Raddatz argued that President Obama is “telling people not to come,” and she blamed a 2008 law signed by former president George W. Bush for the skyrocketing rate of illegal immigration by Central American minors in the last two years. That law governs treatment of illegal arrivals from non-contiguous countries.

“The president has sent powerful messages, time after time, by his policies, by nuances, that it is okay to come to the United States, and you can come across and you will be accepted in open arms,” Perry, a 2012 Republican presidential candidate and potential 2016 hopeful, responded.

Raddatz then accused Perry of positing a “conspiracy” to bring illegals into the United States, but Perry stood his ground, pointing out that he has been warning the administration since 2010 about the potential for a surge and sent Obama a letter about the specific issue of unaccompanied minors in May 2012 — to which the administration never responded.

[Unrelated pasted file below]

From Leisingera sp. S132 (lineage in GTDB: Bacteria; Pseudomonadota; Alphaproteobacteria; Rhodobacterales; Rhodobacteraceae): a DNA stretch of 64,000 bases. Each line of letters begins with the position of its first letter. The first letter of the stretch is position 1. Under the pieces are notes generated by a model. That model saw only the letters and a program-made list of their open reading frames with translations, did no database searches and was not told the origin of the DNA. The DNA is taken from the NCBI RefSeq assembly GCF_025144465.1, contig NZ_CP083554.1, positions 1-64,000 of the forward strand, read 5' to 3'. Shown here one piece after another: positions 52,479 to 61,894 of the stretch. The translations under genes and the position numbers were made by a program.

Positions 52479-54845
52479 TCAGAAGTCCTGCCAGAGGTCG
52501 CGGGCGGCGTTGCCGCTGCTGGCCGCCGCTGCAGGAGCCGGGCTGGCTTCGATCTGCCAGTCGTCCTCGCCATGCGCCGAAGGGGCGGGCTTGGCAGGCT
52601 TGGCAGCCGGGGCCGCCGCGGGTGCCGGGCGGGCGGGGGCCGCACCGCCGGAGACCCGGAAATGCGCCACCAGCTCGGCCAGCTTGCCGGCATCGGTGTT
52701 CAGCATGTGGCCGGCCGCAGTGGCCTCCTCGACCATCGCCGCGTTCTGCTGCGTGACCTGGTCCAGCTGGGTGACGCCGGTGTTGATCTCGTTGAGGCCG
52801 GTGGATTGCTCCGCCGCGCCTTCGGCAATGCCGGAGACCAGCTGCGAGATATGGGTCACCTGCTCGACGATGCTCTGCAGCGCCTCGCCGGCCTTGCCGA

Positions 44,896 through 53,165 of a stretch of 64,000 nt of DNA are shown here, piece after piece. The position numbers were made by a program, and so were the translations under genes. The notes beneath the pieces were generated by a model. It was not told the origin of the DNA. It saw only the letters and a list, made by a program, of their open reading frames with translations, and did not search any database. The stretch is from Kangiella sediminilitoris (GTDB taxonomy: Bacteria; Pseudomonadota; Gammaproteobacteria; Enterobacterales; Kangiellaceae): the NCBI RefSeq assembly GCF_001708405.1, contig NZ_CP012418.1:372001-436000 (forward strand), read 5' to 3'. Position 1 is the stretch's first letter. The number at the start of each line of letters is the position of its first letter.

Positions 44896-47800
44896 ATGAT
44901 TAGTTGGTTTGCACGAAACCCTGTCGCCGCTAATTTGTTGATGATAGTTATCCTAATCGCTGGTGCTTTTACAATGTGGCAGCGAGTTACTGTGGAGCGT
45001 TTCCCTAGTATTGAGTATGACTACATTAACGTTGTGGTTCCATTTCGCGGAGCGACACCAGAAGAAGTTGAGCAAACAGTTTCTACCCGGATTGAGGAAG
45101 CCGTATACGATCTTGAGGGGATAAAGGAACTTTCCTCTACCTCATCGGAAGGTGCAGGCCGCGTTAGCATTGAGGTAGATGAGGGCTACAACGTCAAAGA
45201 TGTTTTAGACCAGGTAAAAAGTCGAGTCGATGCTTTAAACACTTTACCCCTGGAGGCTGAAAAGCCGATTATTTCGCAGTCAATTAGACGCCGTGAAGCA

“I have to believe, that when you do not respond in any way, that you are either inept or you have some ulterior motive that you’re functioning from,” Perry said.

Tags: Illegal Immigration , Texas , Rick Perry , Sunday Shows July 6 2014

Issa: New Koskinen Testimony Will Turn Up Heat on Lois Lerner



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California Republican representative Darrell Issa indicated on Sunday that upcoming testimony from Internal Revenue Service commissioner John Koskinen could further incriminate embattled former IRS official Lois Lerner.

“Either Lois Lerner’s attorney is outright not telling the truth . . . or the commissioner was inaccurate in his testimony before Congress,” Issa said on Fox News Sunday. “Now the lawyer, Mr. [William] Taylor, is not under oath. The commissioner is.”